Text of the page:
Don’t hesitate, get on the ground floor now so you came be the first to form a union in your shop. Act now and you’re be a Local Union President, spending all those union dues on a new car for your wife and a new house for your girlfriend.

      1. The hundreds of bills that get passed after corporations – many of them not even American – get the Republicans and Dems to vote for their favored legislation?  I call it corruption.

        At least the benefits of a pro-union bill fall to the average guy….and guy-ette, not a bloated CEO who is only too anxious to move the jobs off shore. 

        1. You know, the kind of environment were we sit around talking about how “business is war” as opposed to fighting actual wars with our neighbors like in the good old days of the European Middle Ages, just to make a buck.
          Besides, listen to where the arguement is going. The Republicans are arguing to exemt businesses of less than 25 from this bill… How is that bad?

  7. I seem to recall a rule prohibiting any given speaker (except the sponsor) from speaking more than twice on a bill.  Is that right?  Can this really be dragged out indefinitely, or is this more of a “long debate” than “filibuster”?

      1. The House does have more strict debate rules.

        Both the Senate and the House have been operating under Temporary Rules since the Democrats took over two years ago.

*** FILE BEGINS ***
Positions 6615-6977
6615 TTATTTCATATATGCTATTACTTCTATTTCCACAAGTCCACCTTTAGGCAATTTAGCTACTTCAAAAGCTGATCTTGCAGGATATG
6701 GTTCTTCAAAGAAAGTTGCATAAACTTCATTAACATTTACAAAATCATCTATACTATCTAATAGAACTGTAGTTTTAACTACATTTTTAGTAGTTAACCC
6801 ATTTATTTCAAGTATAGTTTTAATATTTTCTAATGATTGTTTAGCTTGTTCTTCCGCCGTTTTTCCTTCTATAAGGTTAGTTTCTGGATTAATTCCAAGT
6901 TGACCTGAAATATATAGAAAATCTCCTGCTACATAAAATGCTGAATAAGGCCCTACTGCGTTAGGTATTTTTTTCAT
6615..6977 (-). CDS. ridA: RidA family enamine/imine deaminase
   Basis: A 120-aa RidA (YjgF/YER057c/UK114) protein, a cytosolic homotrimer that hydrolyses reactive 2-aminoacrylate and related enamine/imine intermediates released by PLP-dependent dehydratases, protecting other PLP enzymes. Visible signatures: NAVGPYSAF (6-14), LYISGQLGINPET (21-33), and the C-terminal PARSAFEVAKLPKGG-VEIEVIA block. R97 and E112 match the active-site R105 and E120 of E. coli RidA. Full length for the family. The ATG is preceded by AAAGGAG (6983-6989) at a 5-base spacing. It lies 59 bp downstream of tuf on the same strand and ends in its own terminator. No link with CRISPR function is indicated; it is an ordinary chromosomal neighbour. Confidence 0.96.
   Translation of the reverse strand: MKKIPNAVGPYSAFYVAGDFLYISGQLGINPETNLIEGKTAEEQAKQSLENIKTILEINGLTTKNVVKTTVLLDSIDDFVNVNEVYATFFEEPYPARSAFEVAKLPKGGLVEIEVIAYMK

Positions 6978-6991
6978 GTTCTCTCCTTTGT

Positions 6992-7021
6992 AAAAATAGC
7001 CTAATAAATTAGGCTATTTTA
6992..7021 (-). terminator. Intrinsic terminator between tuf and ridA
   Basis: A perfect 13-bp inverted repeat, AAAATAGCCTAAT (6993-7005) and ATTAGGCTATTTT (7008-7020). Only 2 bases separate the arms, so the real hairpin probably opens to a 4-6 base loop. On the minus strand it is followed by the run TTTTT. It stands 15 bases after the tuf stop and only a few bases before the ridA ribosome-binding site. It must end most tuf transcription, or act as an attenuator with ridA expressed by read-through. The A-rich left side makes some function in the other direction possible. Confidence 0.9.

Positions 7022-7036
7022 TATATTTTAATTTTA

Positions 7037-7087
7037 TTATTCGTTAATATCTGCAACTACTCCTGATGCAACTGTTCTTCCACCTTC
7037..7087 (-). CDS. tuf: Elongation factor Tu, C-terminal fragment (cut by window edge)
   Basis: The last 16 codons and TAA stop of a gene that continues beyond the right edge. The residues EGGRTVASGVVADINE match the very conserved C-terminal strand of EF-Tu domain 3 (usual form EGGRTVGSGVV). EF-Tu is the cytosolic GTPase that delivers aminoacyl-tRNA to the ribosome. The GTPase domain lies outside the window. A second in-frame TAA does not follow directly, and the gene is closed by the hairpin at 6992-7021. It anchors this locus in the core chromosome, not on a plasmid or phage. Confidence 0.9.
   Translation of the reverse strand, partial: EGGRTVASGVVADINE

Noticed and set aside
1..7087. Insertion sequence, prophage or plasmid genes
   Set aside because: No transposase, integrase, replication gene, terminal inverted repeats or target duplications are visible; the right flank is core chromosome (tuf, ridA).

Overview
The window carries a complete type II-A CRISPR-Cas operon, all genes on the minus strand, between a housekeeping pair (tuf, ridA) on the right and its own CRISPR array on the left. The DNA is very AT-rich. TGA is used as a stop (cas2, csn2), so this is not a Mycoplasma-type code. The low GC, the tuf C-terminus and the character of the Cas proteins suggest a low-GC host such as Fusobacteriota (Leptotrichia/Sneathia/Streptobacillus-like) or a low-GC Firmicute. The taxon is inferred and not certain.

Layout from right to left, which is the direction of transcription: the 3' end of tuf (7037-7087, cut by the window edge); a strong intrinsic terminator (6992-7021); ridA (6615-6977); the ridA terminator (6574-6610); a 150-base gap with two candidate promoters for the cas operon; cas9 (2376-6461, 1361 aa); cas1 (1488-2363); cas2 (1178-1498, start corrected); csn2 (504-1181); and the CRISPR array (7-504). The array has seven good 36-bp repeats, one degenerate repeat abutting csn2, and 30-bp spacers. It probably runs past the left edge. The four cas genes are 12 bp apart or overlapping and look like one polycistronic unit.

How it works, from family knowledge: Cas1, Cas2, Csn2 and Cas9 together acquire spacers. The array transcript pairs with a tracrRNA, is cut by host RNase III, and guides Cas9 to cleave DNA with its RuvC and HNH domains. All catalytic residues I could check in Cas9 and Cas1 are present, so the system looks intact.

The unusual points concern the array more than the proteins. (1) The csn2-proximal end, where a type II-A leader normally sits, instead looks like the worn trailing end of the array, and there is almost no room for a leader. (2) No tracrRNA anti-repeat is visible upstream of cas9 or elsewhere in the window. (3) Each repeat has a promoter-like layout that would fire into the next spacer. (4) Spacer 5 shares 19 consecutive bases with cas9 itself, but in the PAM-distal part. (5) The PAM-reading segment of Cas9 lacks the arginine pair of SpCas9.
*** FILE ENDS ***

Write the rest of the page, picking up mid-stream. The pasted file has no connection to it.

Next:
However, earlier this week the R’s in the Senate were able to lure the D’s into adopting the Permanent Rules which set the stage for today’s lengthy debate.  This will go on for awhile.

        I love it when a plan comes together.

      1. Since I am hearing real debate on the bill, I’m inclined to agree.  I think the word “filibuster” is being misused here.  As soon as someone starts reading the dictionary, I’ll change my mind.

        1. Okay, but listing hospitals is enough.  I now think they are wasting time, and they know it; it definitely qualifies as filibuster in my book.  But whatever this last motion was, it looks like it has the potential to be interesting.  Does this stop the filibuster?

  8. As is typical with the Republicans today, they are fighting a battle that is decades old and no one cares about anyway.  My wife is already in a closed shop at Kaiser.  Has been for years.  Hated it when the struck.  But you know what, as a family who is already affected by what they are proposing here, it won’t change a vote.  We have much more important things to worry about, and that’s the problem with Republicans today.  They’re much more interested in ramming morality and their world view down our throats than helping the citizens of Colorado.  That’s why they have lost and will continue to lose.  Go back to California Dr. Dobson and take your fruit cakes with you.  That’s were you belong.